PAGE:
Tobacco firms challenge ban on flavoured heated tobacco products

PJ Carroll and Nicoventures claim EU directive due to be transposed is invalid

The High Court has granted permission to two tobacco companies to bring a challenge over a new EU directive banning flavoured heated tobacco products.

The State is set to transpose the new EU law by next July. But the country’s oldest tobacco manufacturer, PJ Carroll and Co Ltd, along with UK marketing and sales firm, Nicoventures Trading Ltd, claim the EU directive is invalid. Their challenge is against the Minister for Health, Ireland and the Attorney General.

Under previous regulations, flavoured heated tobacco products were not banned but this was changed by the European Commission which wants member states to transpose the ban by July 23rd.

The use of these products involves the smoker consuming half the tobacco of a traditional cigarette. They are smoked using a battery-powered electronic device which heats the cigarette – rather than burns it – and a nicotine-contained aerosol is produced which the user inhales.


In 2021, PJ Carroll, which holds 10 per cent of the Irish market for e-cigarettes, says it began taking steps to commercialise heated tobacco products in the State, including flavoured ones.

However, the company says, the banning of these products by the EU severely undermined its “ability to capitalise fully on the unique opportunity of being the first company to launch heated tobacco products on the Irish market for adult smokers who would otherwise continue to smoke”.

Simon Carroll, a director and head of trade in PJ Carroll, said in an affidavit the ban will also undermine significant investment by the British American Tobacco (BAT) group, which the Irish and UK firms are part of, in the development of “products with reduced risk profile (relative to cigarettes) to cater to the preferences of adult smokers in Ireland who would otherwise continue to smoke”.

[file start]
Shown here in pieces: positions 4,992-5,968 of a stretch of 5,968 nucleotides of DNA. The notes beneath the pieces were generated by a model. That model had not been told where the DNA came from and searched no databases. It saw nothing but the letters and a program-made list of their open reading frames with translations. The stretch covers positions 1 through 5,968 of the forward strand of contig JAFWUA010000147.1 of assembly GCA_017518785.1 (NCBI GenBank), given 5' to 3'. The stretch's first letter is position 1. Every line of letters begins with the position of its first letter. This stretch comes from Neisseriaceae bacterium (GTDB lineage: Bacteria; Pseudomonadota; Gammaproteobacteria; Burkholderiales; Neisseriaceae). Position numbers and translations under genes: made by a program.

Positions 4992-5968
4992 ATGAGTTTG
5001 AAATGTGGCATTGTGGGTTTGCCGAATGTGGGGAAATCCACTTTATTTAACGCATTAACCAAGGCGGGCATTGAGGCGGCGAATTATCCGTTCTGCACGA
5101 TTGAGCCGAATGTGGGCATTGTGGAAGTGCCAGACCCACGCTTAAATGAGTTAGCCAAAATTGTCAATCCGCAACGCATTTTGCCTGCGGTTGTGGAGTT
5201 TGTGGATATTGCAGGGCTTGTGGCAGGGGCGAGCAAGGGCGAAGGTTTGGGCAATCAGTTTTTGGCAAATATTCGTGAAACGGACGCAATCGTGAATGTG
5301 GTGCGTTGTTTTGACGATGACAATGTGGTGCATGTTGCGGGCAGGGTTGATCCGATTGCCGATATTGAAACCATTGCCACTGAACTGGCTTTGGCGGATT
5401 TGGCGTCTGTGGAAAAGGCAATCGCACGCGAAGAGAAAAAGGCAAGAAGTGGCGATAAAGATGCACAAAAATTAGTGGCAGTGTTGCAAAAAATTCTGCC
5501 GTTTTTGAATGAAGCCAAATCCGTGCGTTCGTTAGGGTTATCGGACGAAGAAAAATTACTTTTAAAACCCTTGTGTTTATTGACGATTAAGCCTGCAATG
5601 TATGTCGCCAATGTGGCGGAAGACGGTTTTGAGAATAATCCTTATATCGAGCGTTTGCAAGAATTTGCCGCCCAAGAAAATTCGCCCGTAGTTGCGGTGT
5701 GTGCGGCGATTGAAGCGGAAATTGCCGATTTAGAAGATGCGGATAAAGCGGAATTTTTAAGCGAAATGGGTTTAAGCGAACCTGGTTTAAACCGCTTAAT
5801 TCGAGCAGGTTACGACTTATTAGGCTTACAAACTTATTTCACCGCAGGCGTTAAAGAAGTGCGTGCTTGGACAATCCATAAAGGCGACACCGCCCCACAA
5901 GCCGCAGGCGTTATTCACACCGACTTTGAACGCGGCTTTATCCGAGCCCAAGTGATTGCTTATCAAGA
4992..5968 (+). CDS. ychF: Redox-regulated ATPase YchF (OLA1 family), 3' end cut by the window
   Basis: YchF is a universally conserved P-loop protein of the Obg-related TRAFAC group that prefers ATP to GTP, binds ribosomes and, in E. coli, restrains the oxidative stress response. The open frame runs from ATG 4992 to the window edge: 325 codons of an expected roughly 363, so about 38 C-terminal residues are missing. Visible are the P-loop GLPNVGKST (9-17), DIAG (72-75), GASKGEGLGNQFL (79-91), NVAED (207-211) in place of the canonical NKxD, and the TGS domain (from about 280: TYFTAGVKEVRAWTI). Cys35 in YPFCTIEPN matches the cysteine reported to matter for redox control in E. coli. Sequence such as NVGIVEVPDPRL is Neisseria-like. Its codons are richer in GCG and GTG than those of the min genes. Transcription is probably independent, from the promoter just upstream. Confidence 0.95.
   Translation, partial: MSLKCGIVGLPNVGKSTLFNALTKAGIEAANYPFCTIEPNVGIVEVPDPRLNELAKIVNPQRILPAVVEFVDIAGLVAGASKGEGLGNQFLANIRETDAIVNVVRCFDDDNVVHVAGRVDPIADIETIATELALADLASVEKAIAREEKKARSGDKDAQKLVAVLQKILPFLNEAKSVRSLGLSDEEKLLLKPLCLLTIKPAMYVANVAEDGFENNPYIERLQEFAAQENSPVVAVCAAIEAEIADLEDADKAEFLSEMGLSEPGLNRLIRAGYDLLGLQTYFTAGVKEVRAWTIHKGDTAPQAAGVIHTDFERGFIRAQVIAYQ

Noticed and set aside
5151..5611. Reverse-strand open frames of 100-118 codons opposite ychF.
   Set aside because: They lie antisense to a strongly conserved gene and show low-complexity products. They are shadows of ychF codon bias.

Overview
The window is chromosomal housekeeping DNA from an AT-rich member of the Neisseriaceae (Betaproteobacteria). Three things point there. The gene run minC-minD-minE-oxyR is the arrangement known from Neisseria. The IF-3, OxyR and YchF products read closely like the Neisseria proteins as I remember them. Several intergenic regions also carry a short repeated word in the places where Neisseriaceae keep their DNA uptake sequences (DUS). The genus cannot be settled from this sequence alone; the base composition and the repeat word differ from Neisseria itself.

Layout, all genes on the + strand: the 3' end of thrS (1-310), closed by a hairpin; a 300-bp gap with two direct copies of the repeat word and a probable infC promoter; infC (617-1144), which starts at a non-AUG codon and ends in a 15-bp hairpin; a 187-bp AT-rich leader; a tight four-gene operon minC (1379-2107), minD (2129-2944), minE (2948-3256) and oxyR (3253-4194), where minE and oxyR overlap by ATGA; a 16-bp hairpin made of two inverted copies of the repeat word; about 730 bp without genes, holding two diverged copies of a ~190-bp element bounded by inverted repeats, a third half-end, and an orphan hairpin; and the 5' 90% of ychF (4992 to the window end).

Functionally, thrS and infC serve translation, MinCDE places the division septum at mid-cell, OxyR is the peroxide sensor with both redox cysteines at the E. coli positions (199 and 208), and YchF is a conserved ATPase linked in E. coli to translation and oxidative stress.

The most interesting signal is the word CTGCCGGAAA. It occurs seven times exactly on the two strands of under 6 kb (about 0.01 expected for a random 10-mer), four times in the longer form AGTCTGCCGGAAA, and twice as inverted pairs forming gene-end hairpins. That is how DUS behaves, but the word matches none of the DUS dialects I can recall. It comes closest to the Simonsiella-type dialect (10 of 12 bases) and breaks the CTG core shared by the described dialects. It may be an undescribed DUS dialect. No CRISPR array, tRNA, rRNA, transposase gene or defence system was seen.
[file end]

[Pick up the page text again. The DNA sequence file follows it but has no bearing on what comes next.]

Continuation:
The ban also has significant implications for the implementation of public health policy and antismoking campaigns where there are acceptable alternatives to traditional cigarettes, he said.

PJ Carroll and Nicoventures wrote to the Minister for Health and the Chief State Solicitor and were told any court challenge in Ireland was premature given that a direct EU challenge by a number of applicants, including PJ Carroll and Nicoventures, had already been initiated before the EU General Court, a part of the Court of Justice of the EU (CJEU).

As the Minister for Health confirmed Ireland would be transposing the directive next July, PJ Carroll and Nicoventures brought an application before Mr Justice Charles Meenan on Wednesday seeking to challenge the directive and the intended transposition of it into Irish law. As the application was brought ex parte, only the plaintiffs were represented in court.

Margaret Gray SC, for PJ Carroll and Nicoventures, said it was their case the European Commission had unlawfully extended the directive to cover products of her clients and that in doing so it failed to provide proper reasoning.

The companies claim, among other things, that the new directive is invalid because it constituted the unlawful exercise of delegated powers under the previous Tobacco Products Directive (TPD).

The commission’s method of assessing “a substantial change of circumstances” (in introducing the new ban) exceeded the scope of delegated powers under the TPD, they also say.

The court was also told the companies will be asking to have the matter referred to the CJEU for a preliminary ruling.

The judge was satisfied to grant leave but said he believed the reference to the CJEU would have to be first dealt with before anything else. He said the case could come back next month.

*This article was amended on Monday, January 16th to remove references to vaping